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Singer 4452 vs. Singer 9980 Comparison

The Singer 4452 and the Singer 9980 are two of the most popular affordable sewing machines we will compare today. In addition to being packed with features in an affordable price range, these two sewing machines produced excellent stitch quality.

What are the major differences between them? Here I will try to answer them as simply as possible.

Singer 4452 vs. Singer 9980: Comparison in Features

Sewing Machine Types

The Singer 4452 is a mechanical sewing machine, while the Singer 9980 is a computerized sewing machine. Since the machine types decide they differ a lot in features, I won’t make a suggestion.

The sewing machine you choose should be tailored to your skill level and goals.

Singer 4452 vs. Singer 9980 : Built-in Stitches

The Singer 4452 has 32 stitches. The Singer 9980 on the other hand comes with 820 built-in stitches. The apparent difference is in the buttonhole styles, where Singer 4452 comes with 1 one-step buttonhole(s), Singer 9980 sewing machine has only 13 one-step buttonhole(s).

Weight

The Singer 4452 sewing machine weighs approximately 15 lbs, while the Singer 9980 comes with a weight of 20 lbs.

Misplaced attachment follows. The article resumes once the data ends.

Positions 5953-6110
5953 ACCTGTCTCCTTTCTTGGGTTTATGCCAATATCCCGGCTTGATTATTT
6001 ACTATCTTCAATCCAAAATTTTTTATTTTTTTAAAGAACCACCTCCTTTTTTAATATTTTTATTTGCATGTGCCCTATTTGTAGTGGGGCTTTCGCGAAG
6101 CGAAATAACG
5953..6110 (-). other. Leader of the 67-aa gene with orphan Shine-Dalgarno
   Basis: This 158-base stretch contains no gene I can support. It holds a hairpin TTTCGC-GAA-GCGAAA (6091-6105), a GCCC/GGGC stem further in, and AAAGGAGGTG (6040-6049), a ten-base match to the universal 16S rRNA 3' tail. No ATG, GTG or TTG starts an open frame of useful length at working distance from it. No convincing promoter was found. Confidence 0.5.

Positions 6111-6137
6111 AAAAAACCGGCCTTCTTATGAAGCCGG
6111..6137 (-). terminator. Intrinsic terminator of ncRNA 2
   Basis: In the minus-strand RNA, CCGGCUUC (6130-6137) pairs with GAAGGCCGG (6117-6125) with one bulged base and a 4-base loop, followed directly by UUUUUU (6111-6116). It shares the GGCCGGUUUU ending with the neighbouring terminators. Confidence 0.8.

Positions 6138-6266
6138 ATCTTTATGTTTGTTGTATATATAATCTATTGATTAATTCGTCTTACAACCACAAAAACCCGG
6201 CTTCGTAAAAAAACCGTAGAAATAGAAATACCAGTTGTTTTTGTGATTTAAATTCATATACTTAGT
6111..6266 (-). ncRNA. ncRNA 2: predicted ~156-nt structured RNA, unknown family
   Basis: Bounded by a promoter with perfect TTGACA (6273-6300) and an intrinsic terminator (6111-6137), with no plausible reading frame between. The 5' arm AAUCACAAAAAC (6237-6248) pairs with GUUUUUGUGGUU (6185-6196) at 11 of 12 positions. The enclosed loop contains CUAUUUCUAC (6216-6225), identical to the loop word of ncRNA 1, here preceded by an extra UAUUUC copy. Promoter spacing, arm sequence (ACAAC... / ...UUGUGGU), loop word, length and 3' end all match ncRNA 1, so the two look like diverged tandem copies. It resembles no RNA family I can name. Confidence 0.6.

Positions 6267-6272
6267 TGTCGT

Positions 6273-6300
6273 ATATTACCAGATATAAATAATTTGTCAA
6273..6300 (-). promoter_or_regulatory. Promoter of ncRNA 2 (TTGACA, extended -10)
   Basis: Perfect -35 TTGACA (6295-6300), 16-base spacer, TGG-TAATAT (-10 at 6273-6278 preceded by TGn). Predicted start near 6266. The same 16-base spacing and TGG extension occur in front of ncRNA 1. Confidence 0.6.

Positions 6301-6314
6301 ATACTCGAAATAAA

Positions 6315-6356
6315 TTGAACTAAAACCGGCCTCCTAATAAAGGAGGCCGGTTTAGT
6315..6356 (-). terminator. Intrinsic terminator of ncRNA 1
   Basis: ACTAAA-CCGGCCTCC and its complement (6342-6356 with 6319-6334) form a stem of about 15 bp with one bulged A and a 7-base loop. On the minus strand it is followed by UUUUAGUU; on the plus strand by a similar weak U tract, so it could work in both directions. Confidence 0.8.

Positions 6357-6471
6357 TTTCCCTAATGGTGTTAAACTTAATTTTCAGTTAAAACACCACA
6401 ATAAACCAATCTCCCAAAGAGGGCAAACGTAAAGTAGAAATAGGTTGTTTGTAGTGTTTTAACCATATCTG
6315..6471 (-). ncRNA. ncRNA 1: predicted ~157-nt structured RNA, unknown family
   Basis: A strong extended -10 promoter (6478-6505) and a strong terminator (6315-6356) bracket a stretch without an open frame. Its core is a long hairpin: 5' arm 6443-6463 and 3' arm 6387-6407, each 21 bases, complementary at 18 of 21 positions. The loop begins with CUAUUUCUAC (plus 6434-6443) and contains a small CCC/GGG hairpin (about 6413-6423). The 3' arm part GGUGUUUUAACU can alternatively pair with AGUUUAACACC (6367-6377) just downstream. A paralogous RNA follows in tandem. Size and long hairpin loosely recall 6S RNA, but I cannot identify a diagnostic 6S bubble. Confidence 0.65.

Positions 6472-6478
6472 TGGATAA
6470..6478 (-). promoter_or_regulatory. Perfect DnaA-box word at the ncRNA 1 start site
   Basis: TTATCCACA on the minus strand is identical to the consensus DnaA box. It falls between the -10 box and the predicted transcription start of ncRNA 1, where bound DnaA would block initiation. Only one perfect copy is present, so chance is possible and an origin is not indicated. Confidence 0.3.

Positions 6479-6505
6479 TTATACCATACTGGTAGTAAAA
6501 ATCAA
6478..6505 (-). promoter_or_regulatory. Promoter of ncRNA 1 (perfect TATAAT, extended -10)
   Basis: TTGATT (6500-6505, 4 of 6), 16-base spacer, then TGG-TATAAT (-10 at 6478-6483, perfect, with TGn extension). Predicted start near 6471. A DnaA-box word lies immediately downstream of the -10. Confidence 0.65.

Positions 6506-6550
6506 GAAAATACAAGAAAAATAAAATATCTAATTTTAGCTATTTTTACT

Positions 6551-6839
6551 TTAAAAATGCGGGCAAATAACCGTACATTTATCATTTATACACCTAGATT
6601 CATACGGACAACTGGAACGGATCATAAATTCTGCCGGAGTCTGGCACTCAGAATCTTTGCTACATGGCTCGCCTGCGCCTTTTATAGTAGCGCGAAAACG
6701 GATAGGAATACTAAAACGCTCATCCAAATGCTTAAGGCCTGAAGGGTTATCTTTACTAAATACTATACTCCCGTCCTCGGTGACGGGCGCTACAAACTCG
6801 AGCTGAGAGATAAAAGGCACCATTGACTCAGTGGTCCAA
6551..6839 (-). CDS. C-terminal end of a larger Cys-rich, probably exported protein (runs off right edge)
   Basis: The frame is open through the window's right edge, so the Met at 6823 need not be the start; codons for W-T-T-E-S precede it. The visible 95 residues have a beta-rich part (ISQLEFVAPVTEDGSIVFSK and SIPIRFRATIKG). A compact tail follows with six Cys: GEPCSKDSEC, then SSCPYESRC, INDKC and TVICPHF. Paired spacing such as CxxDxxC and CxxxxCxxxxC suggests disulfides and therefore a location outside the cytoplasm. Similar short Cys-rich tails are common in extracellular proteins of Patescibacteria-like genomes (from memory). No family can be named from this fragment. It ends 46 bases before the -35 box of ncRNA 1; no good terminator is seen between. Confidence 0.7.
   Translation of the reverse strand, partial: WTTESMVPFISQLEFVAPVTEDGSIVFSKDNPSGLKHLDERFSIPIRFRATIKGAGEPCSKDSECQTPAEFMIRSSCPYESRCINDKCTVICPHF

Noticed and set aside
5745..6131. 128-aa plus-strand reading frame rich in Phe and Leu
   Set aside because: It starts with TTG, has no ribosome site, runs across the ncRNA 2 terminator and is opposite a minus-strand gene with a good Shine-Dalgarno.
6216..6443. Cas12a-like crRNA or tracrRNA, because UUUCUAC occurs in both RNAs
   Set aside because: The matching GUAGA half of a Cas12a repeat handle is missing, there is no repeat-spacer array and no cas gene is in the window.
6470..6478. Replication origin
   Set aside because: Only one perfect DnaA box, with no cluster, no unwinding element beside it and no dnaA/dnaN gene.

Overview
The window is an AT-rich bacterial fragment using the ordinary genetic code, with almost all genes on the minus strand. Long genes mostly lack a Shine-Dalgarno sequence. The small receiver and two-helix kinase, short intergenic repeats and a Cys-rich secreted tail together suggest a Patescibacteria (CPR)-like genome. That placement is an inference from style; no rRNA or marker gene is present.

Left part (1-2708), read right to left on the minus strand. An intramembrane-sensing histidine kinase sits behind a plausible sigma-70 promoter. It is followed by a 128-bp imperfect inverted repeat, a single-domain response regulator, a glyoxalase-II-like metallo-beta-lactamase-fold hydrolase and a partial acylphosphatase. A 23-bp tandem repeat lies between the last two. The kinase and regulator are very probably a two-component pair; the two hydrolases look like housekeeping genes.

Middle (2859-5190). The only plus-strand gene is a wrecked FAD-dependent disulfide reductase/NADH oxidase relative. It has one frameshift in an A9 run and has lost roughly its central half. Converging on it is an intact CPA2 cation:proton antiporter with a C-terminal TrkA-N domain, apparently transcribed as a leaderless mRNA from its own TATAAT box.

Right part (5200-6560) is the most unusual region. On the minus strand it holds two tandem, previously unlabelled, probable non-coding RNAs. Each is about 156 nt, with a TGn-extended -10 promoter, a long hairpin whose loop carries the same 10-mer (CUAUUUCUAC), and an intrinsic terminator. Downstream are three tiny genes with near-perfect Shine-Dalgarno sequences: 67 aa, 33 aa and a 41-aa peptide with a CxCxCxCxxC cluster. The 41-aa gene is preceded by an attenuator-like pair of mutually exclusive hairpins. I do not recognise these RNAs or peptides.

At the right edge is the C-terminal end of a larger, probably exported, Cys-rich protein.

When you don’t have a specific spot in your home where your sewing machine belongs, the extra weight can become burdensome.

Start/Stop Button

The Singer 4452 sewing machine doesn’t come with a start/stop button, while the Singer 9980 sewing machine does. One of the best ways of controlling some of your variables within free motion quilting is by using your start/stop button.

Speed Control Slider

The Singer 9980 arrives with a speed control slider while the Singer 4452 doesn’t. A speed control slide is a useful feature that allows you to set the maximum speed you are comfortable with.

Automatic Needle Threader

Many sewing machines sold today come with an automatic threader function. This is essentially a lever that will guide the thread through the eye of your sewing needle for you so that you don’t have to do it yourself. Many sewists prefer to thread their own needles, but if you have difficulty performing this task, then a machine with an automatic needle threader might be very useful for you. Fortunately, these two sewing machines both come with automatic needle threader, allowing you to thread the machine with ease.

Drop-in Bobbin